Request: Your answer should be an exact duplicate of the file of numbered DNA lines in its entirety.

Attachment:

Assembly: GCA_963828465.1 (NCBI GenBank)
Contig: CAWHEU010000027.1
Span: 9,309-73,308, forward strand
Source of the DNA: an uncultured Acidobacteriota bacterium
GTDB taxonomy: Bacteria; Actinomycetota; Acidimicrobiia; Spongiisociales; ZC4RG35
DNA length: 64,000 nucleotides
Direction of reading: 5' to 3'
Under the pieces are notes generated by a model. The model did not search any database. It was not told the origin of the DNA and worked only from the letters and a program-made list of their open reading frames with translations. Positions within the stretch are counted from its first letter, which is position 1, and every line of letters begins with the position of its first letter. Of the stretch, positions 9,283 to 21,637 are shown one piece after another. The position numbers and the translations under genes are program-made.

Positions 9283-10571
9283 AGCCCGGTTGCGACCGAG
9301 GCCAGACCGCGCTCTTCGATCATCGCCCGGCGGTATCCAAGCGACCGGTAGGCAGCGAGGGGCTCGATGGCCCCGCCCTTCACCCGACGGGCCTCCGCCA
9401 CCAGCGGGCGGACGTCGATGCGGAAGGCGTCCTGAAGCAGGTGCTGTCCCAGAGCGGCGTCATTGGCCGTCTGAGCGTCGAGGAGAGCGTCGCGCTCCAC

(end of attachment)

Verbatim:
Assembly: GCA_963828465.1 (NCBI GenBank)
Contig: CAWHEU010000027.1
Span: 9,309-73,308, forward strand
Source of the DNA: an uncultured Acidobacteriota bacterium
GTDB taxonomy: Bacteria; Actinomycetota; Acidimicrobiia; Spongiisociales; ZC4RG35
DNA length: 64,000 nucleotides
Direction of reading: 5' to 3'
Under the pieces are notes generated by a model. The model did not search any database. It was not told the origin of the DNA and worked only from the letters and a program-made list of their open reading frames with translations. Positions within the stretch are counted from its first letter, which is position 1, and every line of letters begins with the position of its first letter. Of the stretch, positions 9,283 to 21,637 are shown one piece after another. The position numbers and the translations under genes are program-made.

Positions 9283-10571
9283 AGCCCGGTTGCGACCGAG
9301 GCCAGACCGCGCTCTTCGATCATCGCCCGGCGGTATCCAAGCGACCGGTAGGCAGCGAGGGGCTCGATGGCCCCGCCCTTCACCCGACGGGCCTCCGCCA
9401 CCAGCGGGCGGACGTCGATGCGGAAGGCGTCCTGAAGCAGGTGCTGTCCCAGAGCGGCGTCATTGGCCGTCTGAGCGTCGAGGAGAGCGTCGCGCTCCAC